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8.6.98  
The Bank Window Is Still Open
Big lenders say they're not pulling back despite Fed warnings

Are banks preparing to slam down on lending to small companies? You'd think so, given that Federal Reserve Chairman Alan Greenspan sounded the alarm again last month about lax bank-lending practices. After all, banks have historically viewed small businesses among the riskier loan candidates. And if this go-go economy heads into a tailspin -- as economists are starting to predict -- banks might offer up small businesses as their first sacrifice.

But so far, say officials at 10 leading U.S. banks, that's not happening with their small-business lending. They tell Business Week Online they see no reason to do anything different in light of Greenspan's comments, and business owners shouldn't expect to be treated any more harshly right now. Why? Because the banks say they beefed up small-business lending standards two or three years ago. If there are problems, the lenders suggest, it's with smaller banks that have been offering cut-rate terms.

Gregory D. Jardine, senior vice-president at First Union Bank in Charlotte, N.C., whose $2.7 billion small-business portfolio is growing at a rate of 25% a year, says lending standards at his bank have remained conservative, despite competitive pressures that have driven down spreads and fees, and led to easier terms, such as extending amortization schedules and delaying balloon payments (the huge payment that typically comes at the end of a loan).

"We feel that our credit policies for small-business lending have been appropriately conservative, and therefore we do not see a need to clamp down on credit policies," says Jardine, who is charged with corporate underwriting and portfolio management. "We monitor that portfolio very closely and look for the issues that would indicate a change or deterioration of credit quality, and we have not seen those yet."

Adds Bill Crowley, chief credit officer at Banc One in Columbus, Ohio: "What we are doing is appropriate for the market and the product that we are dealing with."

Those are soothing words to anyone trying to nail down financing right now. But history shows that when the Fed speaks, markets eventually listen, and Fed Governor Laurence H. Meyer underlined the central bank's concern during a recent interview with Business Week Online. "One of the most famous sayings in banking is that bad loans are made in good times," says Meyer, who oversaw a survey of bank loan standards in May and June. He says the economy's extraordinary performance and stronger financial conditions at businesses seeking loans has inflated confidence levels at banks, causing them to make loans now that they'll regret later. "Sometimes these loans last longer than the economic conditions,'' he notes.

In fairness, those high-growth conditions have been very lucrative for both small companies and their lenders, who aren't likely to turn you away while it seems like they can still make money. In fact, according to Veribanc Inc. in Boston, the number of loans to small businesses grew more than 27% in 1997. Outstanding small-business loans totaled $183 billion last year.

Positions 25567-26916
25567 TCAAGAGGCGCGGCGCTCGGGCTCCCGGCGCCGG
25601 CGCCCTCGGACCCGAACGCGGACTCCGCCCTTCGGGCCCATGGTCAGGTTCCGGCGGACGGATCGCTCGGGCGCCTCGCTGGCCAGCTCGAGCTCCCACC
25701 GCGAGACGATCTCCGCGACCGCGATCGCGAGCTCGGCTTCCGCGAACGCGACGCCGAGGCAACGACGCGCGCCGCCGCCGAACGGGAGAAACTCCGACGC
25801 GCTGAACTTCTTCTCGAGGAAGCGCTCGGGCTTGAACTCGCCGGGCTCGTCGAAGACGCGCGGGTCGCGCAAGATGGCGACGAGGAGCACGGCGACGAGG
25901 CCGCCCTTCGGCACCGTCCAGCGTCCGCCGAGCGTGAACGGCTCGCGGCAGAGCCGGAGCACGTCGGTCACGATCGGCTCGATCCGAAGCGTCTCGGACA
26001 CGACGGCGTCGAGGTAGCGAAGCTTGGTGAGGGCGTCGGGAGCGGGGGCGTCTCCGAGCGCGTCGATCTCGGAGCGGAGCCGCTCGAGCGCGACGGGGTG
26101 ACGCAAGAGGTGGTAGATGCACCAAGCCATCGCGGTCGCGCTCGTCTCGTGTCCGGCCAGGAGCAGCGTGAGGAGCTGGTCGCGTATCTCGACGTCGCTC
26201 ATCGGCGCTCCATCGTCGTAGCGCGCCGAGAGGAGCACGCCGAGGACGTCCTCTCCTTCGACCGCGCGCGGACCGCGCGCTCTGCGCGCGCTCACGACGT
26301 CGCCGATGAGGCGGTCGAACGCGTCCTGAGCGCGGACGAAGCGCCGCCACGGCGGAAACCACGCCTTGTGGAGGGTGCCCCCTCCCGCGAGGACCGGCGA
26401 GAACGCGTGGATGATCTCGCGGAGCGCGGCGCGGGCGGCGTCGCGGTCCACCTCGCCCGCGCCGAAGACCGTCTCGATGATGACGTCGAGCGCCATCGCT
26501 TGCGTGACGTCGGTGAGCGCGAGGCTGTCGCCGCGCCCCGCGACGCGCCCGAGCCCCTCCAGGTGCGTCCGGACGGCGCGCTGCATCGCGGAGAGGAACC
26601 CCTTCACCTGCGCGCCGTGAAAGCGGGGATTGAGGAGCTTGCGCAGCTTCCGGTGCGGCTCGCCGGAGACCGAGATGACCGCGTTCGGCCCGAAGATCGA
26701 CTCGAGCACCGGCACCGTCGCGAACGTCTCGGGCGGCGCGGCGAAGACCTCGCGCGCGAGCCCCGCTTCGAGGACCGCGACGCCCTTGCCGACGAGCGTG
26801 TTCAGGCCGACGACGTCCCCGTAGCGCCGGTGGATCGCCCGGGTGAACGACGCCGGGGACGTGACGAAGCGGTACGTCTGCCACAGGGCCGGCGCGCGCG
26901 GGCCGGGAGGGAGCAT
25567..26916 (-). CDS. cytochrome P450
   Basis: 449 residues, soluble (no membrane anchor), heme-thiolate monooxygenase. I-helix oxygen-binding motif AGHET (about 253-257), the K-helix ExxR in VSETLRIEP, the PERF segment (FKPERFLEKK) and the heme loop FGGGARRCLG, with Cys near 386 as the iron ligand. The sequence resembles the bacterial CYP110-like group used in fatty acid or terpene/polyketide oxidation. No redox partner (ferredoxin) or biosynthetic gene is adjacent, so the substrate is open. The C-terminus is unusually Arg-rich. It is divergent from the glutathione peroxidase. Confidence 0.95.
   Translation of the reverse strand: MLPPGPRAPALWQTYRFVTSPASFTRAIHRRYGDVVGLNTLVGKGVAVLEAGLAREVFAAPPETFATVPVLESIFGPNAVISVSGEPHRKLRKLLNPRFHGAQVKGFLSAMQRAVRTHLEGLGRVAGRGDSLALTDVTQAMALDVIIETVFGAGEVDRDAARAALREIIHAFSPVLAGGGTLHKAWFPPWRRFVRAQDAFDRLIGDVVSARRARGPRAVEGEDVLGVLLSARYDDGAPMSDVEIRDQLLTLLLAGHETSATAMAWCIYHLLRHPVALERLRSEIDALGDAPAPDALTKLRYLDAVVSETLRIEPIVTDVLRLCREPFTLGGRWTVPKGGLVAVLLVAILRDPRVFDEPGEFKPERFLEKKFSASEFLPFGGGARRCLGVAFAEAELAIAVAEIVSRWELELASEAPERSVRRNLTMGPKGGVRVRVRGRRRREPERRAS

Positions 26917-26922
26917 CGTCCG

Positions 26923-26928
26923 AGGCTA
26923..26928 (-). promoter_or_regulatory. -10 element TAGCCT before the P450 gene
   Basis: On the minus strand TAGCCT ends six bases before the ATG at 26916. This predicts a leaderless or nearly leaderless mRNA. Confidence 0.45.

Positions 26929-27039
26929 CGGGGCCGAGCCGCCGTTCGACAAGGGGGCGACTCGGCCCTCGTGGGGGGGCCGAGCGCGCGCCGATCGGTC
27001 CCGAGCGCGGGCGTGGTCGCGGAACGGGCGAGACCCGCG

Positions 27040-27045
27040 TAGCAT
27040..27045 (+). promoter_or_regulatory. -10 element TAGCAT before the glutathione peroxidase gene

"This is a case where jawboning is not an effective policy," says Warren G. Heller, research director for Veribanc. "Bank policy is not a broad-based market thing, it is an individual management decision."

That sounds like a stalemate between the Fed and banks -- which leaves small borrowers as the winners. Competition for their business remains intense, making credit easier to get and pushing interest rates down. For instance, Michael R. James, executive vice-president for the Wells Fargo business banking group, agrees that lending standards for banks as a whole have loosened in the past two years. But Wells hasn't been been among those that slacked off, he says. Nevertheless, outstanding loans in the bank's $6.1 billion small-business portfolio rose 9% in the first three months of 1998. At Fleet Financial Services, Ralph C. Sillari, who heads the business and entrepreneurial services group, says competition from both large and small banks has lowered margins on its $3 billion small-business portfolio. "If we used to get prime plus 1.5, now we get prime plus 1.25 or prime plus 1," he says.

And the easy money means you can shop around not only for better rates but also better treatment. Noelle Clark, vice-president of Hasselbring-Clark Co. in Lansing, Mich., says her office-equipment business depends on getting speedy approval of loans. In tougher times, her company might have had to wait weeks to secure a loan. But in June, when Clark needed to quickly replace three cars for service reps at the cost of more than $11,000 each, she turned to Capital National Bank, which she began using six years ago after growing tired of dealing with the delays at a major national bank. Clark got a loan the next day after asking for the money over the phone.

"I've got to put technicians out in cars...I can't be without them, it is not even an option," Clark says. "In a small business, when you need to keep things going, you need to know now." The Fed notwithstanding, bankers remain more than willing to oblige.

--By Jeremy Quittner in New York

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